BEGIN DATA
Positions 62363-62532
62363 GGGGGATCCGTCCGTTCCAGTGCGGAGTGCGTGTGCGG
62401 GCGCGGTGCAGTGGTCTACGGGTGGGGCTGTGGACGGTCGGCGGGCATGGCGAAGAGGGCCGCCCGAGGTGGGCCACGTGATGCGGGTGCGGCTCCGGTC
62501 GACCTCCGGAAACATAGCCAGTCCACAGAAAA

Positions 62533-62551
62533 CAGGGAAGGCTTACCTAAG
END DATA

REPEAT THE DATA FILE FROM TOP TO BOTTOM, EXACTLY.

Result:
Positions 62363-62532
62363 GGGGGATCCGTCCGTTCCAGTGCGGAGTGCGTGTGCGG
62401 GCGCGGTGCAGTGGTCTACGGGTGGGGCTGTGGACGGTCGGCGGGCATGGCGAAGAGGGCCGCCCGAGGTGGGCCACGTGATGCGGGTGCGGCTCCGGTC
62501 GACCTCCGGAAACATAGCCAGTCCACAGAAAA

Positions 62533-62551
62533 CAGGGAAGGCTTACCTAAG